This project is a replacement for a device I made many years ago to decorate someone else's PC with LEDs that flashed based on CPU usage. The original stopped working some time ago after a Windows upgrade, probably due to driver problems for the USB to serial adapter. Drivers for those things are a constant source of problems, so I thought I would replace it with something implemented completely in hardware, so it can't become broken due to software changes. To make it a bit different to last time, I used lasers instead of LEDs, because lasers are cool.
It's not possible to directly measure CPU usage externally, but it can be inferred from power consumption, which is proportional to current consumption, which can be easily measured thanks to the modern ATX form factor requiring the CPU to have its own power cable. To make it as non-invasive as possible, I used a Hall-effect sensor to measure current, which it does indirectly via the magnetic field around a cable generated by the current it carries. The particular sensor I used is a DRV5056-A1, which has decent sensitivity and is unipolar (it only needs to measure current in one direction).
The magnetic field is weak, so it needs to be concentrated onto the sensor by surrounding the cable with a magnetic core. I don't know exactly what sort of core the one I used is - it's just the highest permeability core of suitable size I could find in my parts drawer, with a slot cut in it to fit the sensor into. Given the metallic appearance of the bit that was cut, it might be powdered iron or other metals, but not ferrite.
To hold the sensor in the right position relative to the core, I carved a little bit of wood. I used oak for this, as it's strong enough to not split when cut into thin shapes. This is then clamped to the core by a piece of aluminium that I cut out of an old external hard drive enclosure.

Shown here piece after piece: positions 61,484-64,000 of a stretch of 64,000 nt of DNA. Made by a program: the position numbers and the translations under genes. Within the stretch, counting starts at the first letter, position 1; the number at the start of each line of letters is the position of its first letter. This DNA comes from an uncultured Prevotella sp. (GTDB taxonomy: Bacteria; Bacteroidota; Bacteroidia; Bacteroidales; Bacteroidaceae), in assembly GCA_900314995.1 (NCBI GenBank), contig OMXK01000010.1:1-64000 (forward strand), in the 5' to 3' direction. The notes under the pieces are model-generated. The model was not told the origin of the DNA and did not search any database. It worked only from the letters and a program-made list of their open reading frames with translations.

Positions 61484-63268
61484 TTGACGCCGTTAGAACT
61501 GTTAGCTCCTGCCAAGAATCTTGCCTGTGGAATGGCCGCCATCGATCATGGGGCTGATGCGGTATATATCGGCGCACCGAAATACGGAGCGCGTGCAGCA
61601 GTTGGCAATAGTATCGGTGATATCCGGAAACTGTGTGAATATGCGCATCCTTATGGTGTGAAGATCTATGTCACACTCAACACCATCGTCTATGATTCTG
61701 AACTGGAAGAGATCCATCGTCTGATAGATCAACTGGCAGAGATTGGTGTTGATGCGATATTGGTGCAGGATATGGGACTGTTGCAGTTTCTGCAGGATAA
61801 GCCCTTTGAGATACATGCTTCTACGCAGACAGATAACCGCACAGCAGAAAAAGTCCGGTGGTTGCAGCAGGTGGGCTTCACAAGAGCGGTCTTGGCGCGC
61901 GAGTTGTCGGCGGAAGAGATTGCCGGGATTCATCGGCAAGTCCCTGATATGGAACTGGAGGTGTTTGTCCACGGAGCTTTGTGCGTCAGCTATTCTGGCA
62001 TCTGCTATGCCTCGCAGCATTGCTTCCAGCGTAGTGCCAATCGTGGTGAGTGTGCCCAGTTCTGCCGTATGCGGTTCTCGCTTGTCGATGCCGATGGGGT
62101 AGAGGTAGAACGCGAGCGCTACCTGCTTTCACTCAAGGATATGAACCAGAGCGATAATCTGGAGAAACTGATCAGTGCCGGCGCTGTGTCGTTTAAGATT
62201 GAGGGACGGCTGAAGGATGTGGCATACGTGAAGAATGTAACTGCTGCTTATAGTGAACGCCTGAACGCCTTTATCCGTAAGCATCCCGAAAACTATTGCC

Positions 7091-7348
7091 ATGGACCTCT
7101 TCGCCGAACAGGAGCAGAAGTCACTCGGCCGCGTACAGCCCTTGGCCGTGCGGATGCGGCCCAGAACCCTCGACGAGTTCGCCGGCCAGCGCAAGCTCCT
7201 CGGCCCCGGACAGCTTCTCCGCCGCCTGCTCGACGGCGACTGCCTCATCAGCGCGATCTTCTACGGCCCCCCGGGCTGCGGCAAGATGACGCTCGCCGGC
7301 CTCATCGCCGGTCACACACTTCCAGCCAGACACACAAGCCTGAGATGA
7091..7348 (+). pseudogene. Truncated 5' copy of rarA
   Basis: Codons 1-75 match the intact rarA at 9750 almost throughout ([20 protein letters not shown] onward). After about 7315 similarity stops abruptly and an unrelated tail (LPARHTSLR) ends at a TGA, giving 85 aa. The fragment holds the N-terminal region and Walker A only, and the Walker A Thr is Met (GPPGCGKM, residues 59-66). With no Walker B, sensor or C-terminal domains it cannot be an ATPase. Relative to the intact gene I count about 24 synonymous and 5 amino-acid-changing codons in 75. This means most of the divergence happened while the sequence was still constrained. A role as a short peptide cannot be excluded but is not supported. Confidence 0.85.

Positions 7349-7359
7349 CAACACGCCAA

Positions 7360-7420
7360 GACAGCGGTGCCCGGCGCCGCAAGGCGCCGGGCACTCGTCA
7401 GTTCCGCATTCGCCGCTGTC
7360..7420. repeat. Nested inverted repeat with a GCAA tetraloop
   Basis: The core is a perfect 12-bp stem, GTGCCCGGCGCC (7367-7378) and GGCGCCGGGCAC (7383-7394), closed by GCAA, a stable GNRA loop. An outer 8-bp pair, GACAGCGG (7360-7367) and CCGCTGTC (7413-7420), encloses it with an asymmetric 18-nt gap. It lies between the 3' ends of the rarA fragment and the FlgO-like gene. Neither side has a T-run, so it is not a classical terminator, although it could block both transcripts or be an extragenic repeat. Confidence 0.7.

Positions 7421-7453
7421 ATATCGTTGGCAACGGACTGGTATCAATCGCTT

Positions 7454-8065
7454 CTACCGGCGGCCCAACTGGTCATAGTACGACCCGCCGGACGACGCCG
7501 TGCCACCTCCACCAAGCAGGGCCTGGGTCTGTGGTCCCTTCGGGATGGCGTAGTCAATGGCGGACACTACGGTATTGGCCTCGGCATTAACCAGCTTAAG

The sensor outputs a voltage proportional to the magnetic field strength, which is itself proportional to the current. This is then read by a microcontroller, which turns it into a pattern to blink some lasers.
The microcontroller, a PIC12F1571, reads the output from the sensor periodically, and adds the value to a running total, which is effectively the total amount of energy used by the CPU. This is then converted into a balanced Gray code, which is output to the lasers. The Gray code has no real meaning - it's just to look nice. Every time the recorded energy use increases enough, the output pattern changes. Thus the rate that the lasers flash represents the amount of power the CPU is using. It's self-calibrating, automatically scaling the output according to the peak current that it has measured since powering up. This allows it to work with CPUs of different power consumption without having to change anything.
For the lasers, I got four cheap laser diode modules. These conveniently have built-in linear constant-current drivers, and the metal casing provides enough heatsinking that they can run continuously. They produce a cross-shaped pattern rather than the dot you might expect from a laser. This spreads the light out over a larger area, making it more visible.
Anf finally, this is what it looks like working in the recipient's PC.